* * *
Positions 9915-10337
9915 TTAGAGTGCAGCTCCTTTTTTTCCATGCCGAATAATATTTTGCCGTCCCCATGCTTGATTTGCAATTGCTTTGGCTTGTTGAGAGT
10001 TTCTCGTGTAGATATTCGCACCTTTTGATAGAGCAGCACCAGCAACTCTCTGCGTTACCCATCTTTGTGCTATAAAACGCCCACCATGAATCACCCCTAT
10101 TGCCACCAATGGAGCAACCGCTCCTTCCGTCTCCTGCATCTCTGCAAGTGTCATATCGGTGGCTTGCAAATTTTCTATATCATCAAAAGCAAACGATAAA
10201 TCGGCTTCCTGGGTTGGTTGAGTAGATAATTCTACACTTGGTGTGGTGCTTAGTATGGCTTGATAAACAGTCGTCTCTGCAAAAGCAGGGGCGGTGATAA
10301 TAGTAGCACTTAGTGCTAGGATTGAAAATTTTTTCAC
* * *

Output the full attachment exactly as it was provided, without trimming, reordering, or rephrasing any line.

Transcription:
Positions 9915-10337
9915 TTAGAGTGCAGCTCCTTTTTTTCCATGCCGAATAATATTTTGCCGTCCCCATGCTTGATTTGCAATTGCTTTGGCTTGTTGAGAGT
10001 TTCTCGTGTAGATATTCGCACCTTTTGATAGAGCAGCACCAGCAACTCTCTGCGTTACCCATCTTTGTGCTATAAAACGCCCACCATGAATCACCCCTAT
10101 TGCCACCAATGGAGCAACCGCTCCTTCCGTCTCCTGCATCTCTGCAAGTGTCATATCGGTGGCTTGCAAATTTTCTATATCATCAAAAGCAAACGATAAA
10201 TCGGCTTCCTGGGTTGGTTGAGTAGATAATTCTACACTTGGTGTGGTGCTTAGTATGGCTTGATAAACAGTCGTCTCTGCAAAAGCAGGGGCGGTGATAA
10301 TAGTAGCACTTAGTGCTAGGATTGAAAATTTTTTCAC